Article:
CLEVELAND -- Brad Zimmer and Clint Frazier got a taste of playing alongside one another last season. The ultimate goal for both the players and the Indians is for the highly-touted prospects to someday share the outfield at Progressive Field in Cleveland.
Zimmer and Frazier were in the same outfield at Class A Advanced Lynchburg for much of last summer before the former was promoted to Double-A Akron. On Friday, the pair of young outfielders were also right next to each other on MLB Pipeline's Top 100 Prospects list for the 2016 season. Zimmer (No. 26), Frazier (No. 27) and first baseman Bobby Bradley (No. 93) all made the cut.
"It's great to be able to pair two guys like that," Carter Hawkins, the Indians' director of player development, said of Zimmer and Frazier's time together with Lynchburg. "Brad, in a lot of ways, was able to give perspective to Clint, and I'm sure Clint was able to give a little bit to Brad as well. To have two guys pushing each other over the course of a full season ... that only helps to make them a little bit better."
The annual ranking of baseball's Top 100 Prospects is assembled by MLBPipeline.com Draft and prospect experts Jonathan Mayo, Jim Callis and Mike Rosenbaum, who compile input from industry sources, including scouts and scouting directors. It is based on analysis of players' skill sets, upsides, proximity to the Majors and potential immediate impact to their teams. Only players with rookie status entering the 2016 season are eligible for the list. The rankings follow the guidelines laid out by the Collective Bargaining Agreement, in terms of who falls under the international pool money rules: Players who were at least 23 years old when they signed and played in leagues deemed to be professional (Japan, Korea, Taiwan, Cuba) are not eligible.
Zimmer and Frazier were the Indians' first-round picks in the MLB Draft in 2014 and 2013, respectively. The 23-year-old Zimmer boasts an all-around skillset that makes him look like an athletic center fielder for Cleveland's future. Frazier, 21, is similarly skilled, but offers the kind of power that could potentially have a home in the heart of a lineup.
Last season, Zimmer turned in a .273/.368/.446 slash line to go along with 16 home runs, 26 doubles, four triples, 63 RBIs and 84 runs scored in 127 games between Lynchburg and Akron. Along the way, Zimmer stole 44 bases and drew 55 walks, while striking out 131 times. Zimmer dealt with a right foot injury late in the season, but is expected to be fine come Spring Training.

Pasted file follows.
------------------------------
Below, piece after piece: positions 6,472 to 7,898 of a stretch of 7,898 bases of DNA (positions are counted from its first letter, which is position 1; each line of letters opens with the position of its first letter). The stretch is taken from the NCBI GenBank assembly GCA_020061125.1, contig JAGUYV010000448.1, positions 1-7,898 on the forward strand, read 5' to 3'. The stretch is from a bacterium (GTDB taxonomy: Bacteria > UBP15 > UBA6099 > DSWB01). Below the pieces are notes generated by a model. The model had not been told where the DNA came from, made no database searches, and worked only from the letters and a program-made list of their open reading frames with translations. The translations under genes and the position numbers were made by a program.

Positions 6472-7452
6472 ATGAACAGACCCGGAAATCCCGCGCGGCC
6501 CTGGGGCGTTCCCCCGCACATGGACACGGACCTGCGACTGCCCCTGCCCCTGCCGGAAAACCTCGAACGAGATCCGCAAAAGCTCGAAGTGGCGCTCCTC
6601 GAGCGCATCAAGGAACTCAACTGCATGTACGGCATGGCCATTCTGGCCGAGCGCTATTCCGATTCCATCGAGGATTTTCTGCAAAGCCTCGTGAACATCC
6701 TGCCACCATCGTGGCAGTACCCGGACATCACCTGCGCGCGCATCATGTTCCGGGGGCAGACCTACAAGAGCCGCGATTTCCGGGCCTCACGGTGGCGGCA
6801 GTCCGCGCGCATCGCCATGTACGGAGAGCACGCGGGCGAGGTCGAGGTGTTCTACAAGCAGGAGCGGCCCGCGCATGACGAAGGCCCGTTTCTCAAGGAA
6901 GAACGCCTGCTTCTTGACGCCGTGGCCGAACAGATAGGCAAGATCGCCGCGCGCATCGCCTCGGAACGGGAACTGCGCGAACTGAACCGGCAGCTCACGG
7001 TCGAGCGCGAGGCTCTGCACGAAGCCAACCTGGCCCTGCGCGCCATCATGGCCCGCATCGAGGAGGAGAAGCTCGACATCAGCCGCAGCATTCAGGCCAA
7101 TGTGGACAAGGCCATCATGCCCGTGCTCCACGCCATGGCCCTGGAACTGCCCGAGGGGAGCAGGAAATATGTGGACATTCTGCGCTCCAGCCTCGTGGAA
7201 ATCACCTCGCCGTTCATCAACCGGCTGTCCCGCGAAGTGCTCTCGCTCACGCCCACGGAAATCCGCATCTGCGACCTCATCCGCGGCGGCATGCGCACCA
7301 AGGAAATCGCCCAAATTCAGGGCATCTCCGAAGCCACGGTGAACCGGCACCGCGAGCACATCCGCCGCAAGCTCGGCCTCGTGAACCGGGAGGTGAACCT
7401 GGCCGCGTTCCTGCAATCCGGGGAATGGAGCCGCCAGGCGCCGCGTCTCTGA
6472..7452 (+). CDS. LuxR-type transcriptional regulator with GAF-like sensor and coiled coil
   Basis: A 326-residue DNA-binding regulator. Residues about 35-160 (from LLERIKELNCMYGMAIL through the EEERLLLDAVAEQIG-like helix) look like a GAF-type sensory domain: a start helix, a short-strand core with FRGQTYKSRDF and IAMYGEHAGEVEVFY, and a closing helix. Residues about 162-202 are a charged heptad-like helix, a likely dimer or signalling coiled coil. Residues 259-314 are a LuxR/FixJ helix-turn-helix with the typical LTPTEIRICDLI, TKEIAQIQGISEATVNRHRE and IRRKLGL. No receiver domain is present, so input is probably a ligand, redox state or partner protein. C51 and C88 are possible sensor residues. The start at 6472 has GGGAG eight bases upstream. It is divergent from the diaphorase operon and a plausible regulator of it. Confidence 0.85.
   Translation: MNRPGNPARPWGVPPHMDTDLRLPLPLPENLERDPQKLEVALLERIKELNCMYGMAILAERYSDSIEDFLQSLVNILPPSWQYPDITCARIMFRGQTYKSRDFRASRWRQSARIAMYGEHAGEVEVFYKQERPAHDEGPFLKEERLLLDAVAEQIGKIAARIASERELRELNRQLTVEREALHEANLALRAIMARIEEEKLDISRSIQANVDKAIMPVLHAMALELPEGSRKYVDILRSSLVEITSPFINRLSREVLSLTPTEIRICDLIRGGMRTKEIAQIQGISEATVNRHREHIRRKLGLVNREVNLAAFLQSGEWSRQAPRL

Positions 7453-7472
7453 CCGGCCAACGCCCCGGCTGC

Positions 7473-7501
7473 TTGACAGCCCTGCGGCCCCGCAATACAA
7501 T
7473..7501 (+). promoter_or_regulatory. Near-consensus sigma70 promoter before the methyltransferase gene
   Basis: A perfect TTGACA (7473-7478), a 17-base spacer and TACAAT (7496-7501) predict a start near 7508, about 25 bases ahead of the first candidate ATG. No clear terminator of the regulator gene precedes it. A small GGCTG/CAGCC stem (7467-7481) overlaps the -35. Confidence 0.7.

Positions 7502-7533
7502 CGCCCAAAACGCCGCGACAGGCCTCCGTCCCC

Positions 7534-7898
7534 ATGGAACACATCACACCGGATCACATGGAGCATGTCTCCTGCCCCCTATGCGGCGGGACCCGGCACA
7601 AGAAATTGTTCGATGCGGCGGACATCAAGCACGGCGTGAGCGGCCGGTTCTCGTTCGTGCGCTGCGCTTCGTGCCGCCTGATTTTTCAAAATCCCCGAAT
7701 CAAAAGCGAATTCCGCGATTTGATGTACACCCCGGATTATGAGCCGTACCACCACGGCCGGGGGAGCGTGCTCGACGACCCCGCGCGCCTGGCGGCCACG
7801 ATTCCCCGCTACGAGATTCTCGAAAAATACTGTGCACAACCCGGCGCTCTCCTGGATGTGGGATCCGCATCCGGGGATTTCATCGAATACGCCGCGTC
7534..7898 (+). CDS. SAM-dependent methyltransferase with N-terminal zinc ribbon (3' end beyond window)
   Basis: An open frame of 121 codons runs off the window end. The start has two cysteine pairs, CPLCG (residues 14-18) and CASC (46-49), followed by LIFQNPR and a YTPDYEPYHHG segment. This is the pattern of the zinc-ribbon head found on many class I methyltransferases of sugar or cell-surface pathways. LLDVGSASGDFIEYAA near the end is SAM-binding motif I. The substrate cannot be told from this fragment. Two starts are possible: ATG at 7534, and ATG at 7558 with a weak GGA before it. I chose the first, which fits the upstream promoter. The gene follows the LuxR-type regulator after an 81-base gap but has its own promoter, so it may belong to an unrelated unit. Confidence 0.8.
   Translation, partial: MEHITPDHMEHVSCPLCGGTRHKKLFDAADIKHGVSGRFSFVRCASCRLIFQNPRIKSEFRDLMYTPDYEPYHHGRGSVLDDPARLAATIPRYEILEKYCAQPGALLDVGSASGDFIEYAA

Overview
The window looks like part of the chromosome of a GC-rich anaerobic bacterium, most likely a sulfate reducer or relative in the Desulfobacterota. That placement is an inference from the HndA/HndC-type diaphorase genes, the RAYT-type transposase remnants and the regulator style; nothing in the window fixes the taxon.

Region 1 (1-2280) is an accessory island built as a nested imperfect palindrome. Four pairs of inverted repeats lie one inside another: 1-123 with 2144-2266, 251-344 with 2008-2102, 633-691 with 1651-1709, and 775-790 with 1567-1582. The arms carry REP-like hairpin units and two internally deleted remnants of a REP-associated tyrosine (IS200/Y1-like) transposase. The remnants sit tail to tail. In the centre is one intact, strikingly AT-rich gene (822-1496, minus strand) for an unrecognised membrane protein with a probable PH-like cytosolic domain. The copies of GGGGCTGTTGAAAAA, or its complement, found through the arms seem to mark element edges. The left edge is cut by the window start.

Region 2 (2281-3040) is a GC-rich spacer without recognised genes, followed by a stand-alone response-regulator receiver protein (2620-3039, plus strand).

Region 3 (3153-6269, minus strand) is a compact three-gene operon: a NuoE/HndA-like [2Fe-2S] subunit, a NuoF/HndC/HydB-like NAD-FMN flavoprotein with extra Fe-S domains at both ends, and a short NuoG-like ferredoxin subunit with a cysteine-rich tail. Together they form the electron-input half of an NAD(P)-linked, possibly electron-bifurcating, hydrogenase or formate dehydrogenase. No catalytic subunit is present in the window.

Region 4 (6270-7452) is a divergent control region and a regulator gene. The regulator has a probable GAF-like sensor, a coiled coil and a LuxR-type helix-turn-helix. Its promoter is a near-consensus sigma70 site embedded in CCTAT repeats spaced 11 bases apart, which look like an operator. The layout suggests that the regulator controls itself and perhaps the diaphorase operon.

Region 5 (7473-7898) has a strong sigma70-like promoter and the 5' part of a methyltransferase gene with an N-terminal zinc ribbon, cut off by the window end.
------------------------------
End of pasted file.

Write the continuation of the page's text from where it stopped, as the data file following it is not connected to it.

Frazier hit .285/.377/.465 with 16 homers, 36 doubles, three triples and 72 RBIs in 133 games at Lynchburg last season. The outfielder also stole 15 bases, scored 88 runs, struck out 125 times and drew 68 walks. Frazier is a little behind Zimmer in terms of age, but both are rising steadily through Cleveland's farm system.
"Playing with Zimmer is an awesome experience," Frazier said at the Indians' fall development program in September. "He's what I want to be. In three years, I want to be as polished as he is. I want to be able to steal bases like he does, cover the outfield like he does. He's an awesome role model for me to be around."
With a wealth of outfielders vying for Major League jobs this spring, though, the Indians opted against extending non-roster invitations to Zimmer and Frazier.
"Both of those guys had really great years last year, made a ton of progress," Indians general manager Mike Chernoff said. "You kind of always strike this balance of, when you have guys in camp, making sure there's enough opportunity for them. So, if those are two guys that are not looking like they're going to make the Major League team out of Spring Training, it's less important to have them as part of that unit in camp.
"I think you've seen [Indians manager Terry Francona] use his young players all the time in games, so I expect we'll see a lot of those guys in Spring Training. We've seen them in the past, and they'll have their chances."
Bradley, who was picked by the Indians in the third round of the 2014 MLB Draft, hit .264/.357/.518 in 110 games between Class A Lake County and Class A Advanced Lynchburg last season. In 108 games with Lake County, the left-handed-swinging slugger had 27 home runs, 92 RBIs and a .529 slugging percentage, which each ranked first among Class A batters.
"Our goal is to have him be an elite Major Leaguer," Hawkins said. "He's definitely not a guy that's going to slip under the radar at this point. So, understanding the approach that pitchers are going to have against him and how he needs to react to that, at-bat to at-bat, game to game, week to week, will be something that will help him to take that next step in his career."